It was eerily intoxicating holding a gun, properly placing my fingers around it, aligning my body stance, strategically setting my sight alignment and (drum roll) pulling the trigger. I got a little freaked out by the .45s — I even caught myself closing my eyes as I began to pull back the trigger. But I promptly snapped out of it, opened my eyes, reassessed my control and stance and shot responsibly — eyes wide open. I thoroughly enjoyed the control I felt over the 9mm and .38 revolver. My first shot, with the 9mm, felt like slow motion as I methodically pulled back the trigger, the blast of the bullet exploding from my gun, the flash of gunfire, the jolt from the recoil and the shell flipping up and circling over my head. I hit the bulls-eye. My initial fear quickly and unexpectedly transformed into a sense of accomplishment and self-confidence. I never knew I could do that.

Turns out this surge of confidence is just one of the positive effects of shooting. A core strengthening happens when you become dominant over a machine. A psychosomatic reaction occurred in me that day: I sincerely feel that I command more of a presence now.

Shooting also relieves stress. The range is not a place to take out your aggressions; rather, a place to focus, become intensely present and blow that tension away. Natalie likens it to a more aggressive form of yoga, and as an avid yoga practitioner myself, I must concur. There’s no room for distracting thoughts or concerns of the day to wreak havoc on your mind. You must stay focused on the task at hand.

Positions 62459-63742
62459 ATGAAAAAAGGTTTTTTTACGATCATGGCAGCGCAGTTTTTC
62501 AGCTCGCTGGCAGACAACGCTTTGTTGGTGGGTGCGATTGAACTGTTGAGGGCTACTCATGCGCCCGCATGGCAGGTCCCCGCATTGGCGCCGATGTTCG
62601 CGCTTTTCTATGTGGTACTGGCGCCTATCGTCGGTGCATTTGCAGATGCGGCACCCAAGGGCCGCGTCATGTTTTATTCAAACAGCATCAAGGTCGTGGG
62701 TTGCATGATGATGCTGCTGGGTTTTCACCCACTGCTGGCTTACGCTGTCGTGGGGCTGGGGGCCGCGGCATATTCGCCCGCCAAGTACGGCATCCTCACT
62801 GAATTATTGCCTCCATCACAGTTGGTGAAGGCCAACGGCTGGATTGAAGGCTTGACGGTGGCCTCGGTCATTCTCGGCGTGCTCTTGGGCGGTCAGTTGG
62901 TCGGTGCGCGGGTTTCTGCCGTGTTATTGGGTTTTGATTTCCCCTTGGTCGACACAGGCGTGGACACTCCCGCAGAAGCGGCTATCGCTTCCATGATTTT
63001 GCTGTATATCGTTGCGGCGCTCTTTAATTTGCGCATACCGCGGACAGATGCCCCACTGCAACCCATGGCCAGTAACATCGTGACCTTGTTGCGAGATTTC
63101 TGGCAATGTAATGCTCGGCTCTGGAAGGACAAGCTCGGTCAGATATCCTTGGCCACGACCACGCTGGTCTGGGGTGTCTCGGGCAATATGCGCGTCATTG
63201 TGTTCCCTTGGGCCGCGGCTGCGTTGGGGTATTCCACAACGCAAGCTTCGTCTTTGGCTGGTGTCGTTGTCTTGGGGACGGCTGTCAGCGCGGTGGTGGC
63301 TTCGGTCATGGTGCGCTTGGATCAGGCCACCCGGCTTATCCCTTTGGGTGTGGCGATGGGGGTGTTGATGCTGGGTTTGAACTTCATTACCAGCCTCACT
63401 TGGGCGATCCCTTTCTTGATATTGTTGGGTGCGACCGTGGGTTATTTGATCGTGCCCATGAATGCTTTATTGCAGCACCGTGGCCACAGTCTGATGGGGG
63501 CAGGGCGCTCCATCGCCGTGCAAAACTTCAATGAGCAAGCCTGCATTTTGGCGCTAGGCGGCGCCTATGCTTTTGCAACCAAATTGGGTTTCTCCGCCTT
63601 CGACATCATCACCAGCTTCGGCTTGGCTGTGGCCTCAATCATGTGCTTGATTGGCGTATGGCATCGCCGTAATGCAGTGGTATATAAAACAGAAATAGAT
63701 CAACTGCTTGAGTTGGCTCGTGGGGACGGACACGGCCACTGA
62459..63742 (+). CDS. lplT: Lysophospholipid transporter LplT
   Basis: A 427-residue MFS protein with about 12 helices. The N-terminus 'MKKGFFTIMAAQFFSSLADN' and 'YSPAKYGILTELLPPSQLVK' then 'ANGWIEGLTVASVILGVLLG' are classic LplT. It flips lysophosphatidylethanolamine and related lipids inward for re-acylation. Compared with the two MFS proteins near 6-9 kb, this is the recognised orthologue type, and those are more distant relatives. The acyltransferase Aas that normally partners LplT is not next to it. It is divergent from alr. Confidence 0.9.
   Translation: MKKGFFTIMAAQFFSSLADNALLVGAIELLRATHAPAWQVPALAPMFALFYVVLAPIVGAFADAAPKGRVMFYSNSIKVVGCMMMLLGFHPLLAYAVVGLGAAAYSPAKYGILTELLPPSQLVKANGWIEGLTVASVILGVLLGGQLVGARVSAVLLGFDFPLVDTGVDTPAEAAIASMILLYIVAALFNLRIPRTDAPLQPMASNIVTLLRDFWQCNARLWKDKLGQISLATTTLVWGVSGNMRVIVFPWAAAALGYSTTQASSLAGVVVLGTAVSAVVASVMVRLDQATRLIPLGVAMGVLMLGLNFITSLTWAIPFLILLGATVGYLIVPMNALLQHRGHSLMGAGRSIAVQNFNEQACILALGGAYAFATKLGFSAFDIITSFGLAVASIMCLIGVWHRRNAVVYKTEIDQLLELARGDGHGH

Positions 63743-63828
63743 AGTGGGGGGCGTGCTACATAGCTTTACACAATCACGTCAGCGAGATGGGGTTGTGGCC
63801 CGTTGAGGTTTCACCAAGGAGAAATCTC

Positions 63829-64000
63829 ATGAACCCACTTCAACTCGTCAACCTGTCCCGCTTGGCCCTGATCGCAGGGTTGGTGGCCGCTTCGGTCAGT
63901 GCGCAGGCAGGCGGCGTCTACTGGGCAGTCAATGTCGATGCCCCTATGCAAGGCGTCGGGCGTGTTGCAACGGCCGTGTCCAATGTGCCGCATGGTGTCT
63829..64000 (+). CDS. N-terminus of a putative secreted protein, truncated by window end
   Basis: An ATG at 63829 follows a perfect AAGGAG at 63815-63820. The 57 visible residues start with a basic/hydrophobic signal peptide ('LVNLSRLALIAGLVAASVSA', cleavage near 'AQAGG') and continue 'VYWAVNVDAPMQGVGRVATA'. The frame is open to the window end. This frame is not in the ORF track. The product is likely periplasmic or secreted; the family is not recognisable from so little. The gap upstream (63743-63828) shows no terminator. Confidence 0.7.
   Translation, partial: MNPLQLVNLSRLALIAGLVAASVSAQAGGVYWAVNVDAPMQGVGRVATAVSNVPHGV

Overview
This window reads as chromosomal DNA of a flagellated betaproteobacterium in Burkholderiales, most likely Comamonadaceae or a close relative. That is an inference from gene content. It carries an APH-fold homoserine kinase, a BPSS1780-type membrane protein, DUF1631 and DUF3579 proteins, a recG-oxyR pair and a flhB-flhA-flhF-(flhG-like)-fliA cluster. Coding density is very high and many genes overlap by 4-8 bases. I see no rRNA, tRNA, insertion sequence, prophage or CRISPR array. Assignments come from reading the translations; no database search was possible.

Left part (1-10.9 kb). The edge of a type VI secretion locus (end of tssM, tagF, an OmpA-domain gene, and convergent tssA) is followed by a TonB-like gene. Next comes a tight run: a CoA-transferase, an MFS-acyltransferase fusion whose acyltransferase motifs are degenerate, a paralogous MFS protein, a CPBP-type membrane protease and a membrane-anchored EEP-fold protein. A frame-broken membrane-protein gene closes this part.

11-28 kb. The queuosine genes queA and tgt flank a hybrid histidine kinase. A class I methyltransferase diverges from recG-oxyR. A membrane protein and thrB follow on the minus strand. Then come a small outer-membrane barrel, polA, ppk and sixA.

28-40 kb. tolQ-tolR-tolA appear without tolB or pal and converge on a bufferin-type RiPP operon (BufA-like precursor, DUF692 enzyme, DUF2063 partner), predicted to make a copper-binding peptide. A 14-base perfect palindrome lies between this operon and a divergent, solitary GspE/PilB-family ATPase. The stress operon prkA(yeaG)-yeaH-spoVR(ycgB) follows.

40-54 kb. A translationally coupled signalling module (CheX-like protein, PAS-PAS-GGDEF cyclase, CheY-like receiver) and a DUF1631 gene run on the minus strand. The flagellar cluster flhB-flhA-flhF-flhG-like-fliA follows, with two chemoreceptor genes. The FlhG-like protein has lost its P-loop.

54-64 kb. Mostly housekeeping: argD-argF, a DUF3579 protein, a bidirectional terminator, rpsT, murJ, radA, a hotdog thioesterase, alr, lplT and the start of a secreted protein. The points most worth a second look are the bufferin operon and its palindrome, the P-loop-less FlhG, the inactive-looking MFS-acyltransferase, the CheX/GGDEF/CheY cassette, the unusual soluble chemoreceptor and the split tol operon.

It even has mental healing qualities. Natalie shared stories about how cancer patients who shoot at targets with the word “CANCER” on them have found it aids in lifting their spirits and getting them on the road to remission. Addicts shoot their “addictions.” Through this visualization, purportedly patients have found success in overcoming diseases. Struggling with something you want to overcome? A trip to the shooting range may be just what the doctor ordered.

While I don’t altogether condone owning a firearm, nor am I discounting the life-changing pain many have endured from losing loved ones who have been caught in the line of fire, my day at the range taught me not only why women are turning to shooting, but I also learned something about myself.

Though women and guns may seem like they fall at opposing ends of the feminine spectrum, they’re much closer than you might think. While I had anticipated a competitive environment at the range — you know, a bunch of guys whipping it out and measuring, if you will — that wasn’t the case at all. It’s a space where safety and respect, for the weapons and the people around you, are paramount. It’s a far cry from the aggressive blood sport of Mortal Kombat. Another interesting fact I learned that day: Women are statistically naturally better shots than men. No wonder I was good!

While there was a palpable element of fear in me about guns, the feeling is now mixed with courage and a growing excitement. My marked target proudly hangs on my bulletin board back at the office. Self-esteem booster? I’ll take that.